Artificial intelligence has already impacted the customer experience across a wide range of industries. Although the workings are mostly transparent, with the data analysis AI is commonly leveraged for occurring largely behind the scenes, for some services, the effect is front and center.
Consider, for example, the list of “movies you might like” that are automatically generated by Netflix, or the customized playlists produced by Spotify. These highlighted items and titles are drawn from AI analysis of not just your own browsing, watching, or listening behavior, but also the combined habits of other users who have similar tastes, creating an aggregate data set that delicately balances personalization with the wisdom of the crowd.
This type of AI wizardry is about to take a major step forward and impact the retail space as much as it has shaped the world of digital content delivery. Let’s take a look at what shape the future of personalized customer experience will take in the months and years to come.
Personalization plays an increasingly important role in where consumers choose to shop. Consider the numerous ways in which predictive personalization (that is to say, being presented with products after having made a purchase, or browsed an online retailer) already makes an impact. Amazon, for example, has been guiding customers to items it thinks they want to buy for years, using the same type of aggregate data analysis employed by Spotify and Netflix.
In the past, online storefronts had to rely primarily on user tracking via cookies, and restricted customer categorization to a small number of basic category identifiers that it would then attempt to market to. Modern strategies, however, adopt a search-based model where in-the-moment browsing habits and product searches continue to refine the products that are presented in real-time.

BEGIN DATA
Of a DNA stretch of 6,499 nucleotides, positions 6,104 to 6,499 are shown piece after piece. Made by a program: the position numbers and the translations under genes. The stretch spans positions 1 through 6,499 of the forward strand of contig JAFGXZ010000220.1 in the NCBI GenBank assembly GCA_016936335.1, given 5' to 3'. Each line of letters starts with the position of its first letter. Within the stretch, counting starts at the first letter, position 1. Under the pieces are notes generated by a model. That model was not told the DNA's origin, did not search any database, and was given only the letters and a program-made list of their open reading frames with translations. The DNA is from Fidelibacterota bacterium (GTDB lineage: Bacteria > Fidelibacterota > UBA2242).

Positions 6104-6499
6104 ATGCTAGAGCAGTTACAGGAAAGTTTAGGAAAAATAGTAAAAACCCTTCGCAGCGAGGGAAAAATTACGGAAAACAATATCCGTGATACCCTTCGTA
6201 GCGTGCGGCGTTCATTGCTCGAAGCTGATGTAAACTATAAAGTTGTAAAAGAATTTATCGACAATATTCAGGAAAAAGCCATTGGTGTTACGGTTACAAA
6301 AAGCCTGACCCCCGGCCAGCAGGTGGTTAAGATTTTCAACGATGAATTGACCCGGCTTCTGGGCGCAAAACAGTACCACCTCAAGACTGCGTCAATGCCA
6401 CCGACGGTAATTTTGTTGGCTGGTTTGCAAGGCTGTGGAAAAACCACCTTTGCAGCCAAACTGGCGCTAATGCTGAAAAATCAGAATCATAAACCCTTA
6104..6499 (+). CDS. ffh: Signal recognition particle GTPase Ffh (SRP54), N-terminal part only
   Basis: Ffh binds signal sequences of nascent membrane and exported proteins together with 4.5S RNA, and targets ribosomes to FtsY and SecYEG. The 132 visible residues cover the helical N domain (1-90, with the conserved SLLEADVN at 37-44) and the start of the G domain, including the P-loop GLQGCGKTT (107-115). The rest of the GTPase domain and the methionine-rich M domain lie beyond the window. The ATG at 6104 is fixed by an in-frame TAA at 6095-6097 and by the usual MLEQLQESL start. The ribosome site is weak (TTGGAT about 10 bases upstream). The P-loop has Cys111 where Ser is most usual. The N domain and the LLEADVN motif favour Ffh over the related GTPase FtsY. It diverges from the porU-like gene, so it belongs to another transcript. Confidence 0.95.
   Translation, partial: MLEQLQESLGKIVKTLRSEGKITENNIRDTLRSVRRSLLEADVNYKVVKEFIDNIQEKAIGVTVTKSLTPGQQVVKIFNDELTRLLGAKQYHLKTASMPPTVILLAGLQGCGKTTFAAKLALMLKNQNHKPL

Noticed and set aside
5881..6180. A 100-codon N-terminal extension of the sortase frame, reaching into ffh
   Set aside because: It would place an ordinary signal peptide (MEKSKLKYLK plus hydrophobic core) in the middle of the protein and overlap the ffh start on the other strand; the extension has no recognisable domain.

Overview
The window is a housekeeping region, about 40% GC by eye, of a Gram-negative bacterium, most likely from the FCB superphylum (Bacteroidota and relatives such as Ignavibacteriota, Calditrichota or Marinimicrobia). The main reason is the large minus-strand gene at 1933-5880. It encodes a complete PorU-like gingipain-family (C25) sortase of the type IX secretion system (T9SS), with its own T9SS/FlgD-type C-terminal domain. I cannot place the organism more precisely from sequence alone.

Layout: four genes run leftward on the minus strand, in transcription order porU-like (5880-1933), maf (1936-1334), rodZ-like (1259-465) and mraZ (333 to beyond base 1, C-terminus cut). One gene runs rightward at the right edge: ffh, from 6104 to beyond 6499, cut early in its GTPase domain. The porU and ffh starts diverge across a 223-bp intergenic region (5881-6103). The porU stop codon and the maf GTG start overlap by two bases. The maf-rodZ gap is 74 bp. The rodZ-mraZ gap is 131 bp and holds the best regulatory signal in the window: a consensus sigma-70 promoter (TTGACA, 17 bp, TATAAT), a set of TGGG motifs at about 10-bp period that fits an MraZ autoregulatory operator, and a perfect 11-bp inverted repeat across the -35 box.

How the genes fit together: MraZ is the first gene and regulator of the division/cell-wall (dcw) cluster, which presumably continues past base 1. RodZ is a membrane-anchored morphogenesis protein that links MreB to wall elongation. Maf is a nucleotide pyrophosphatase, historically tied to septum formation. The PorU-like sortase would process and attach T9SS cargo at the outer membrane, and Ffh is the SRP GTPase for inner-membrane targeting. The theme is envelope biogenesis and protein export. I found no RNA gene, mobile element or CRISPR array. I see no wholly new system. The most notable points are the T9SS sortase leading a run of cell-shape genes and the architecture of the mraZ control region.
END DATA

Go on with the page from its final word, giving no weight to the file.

It’s here that machine learning steps in and works to present buying options that are predicted to meet the customer needs. By combining live search behavior with past results (if a returning customer) and the crowd-sourced results (applicable to all buyers), rather than simply listing inventory, AI can actually steer buyers toward the products they are most likely to purchase.
It’s not just the customer experience at the retail level that is being impacted by AI’s predictive capability. Advertising is another frontier where individual customer profiles, compiled by artificial intelligence, are dramatically changing what’s on offer.
Targeted advertising presents individualized offers to consumers based on their own preferences, which are in turn derived from the AI data analysis that powers search-based predictions. These ads aren’t just found at the point of purchase, but are also used in email and social media campaigns to entice buyers to return to a retailer.
Even less-sophisticated personalized advertising campaigns from years past have been proven to deliver substantially better results (up to 6 times higher revenues) than traditional advertising. These types of campaigns also serve more than one purpose: they can drive traffic to an online portal just as easily as they can push a consumer to visit a brick and mortar location for the same brand.
Conceptually, it’s really a small step from recommending a playlist to putting together a stack of products a customer may want to buy. Artificial intelligence transforms that concept into a reality by presenting businesses with the tools required to truly understand their customers at an individual level, and then take action.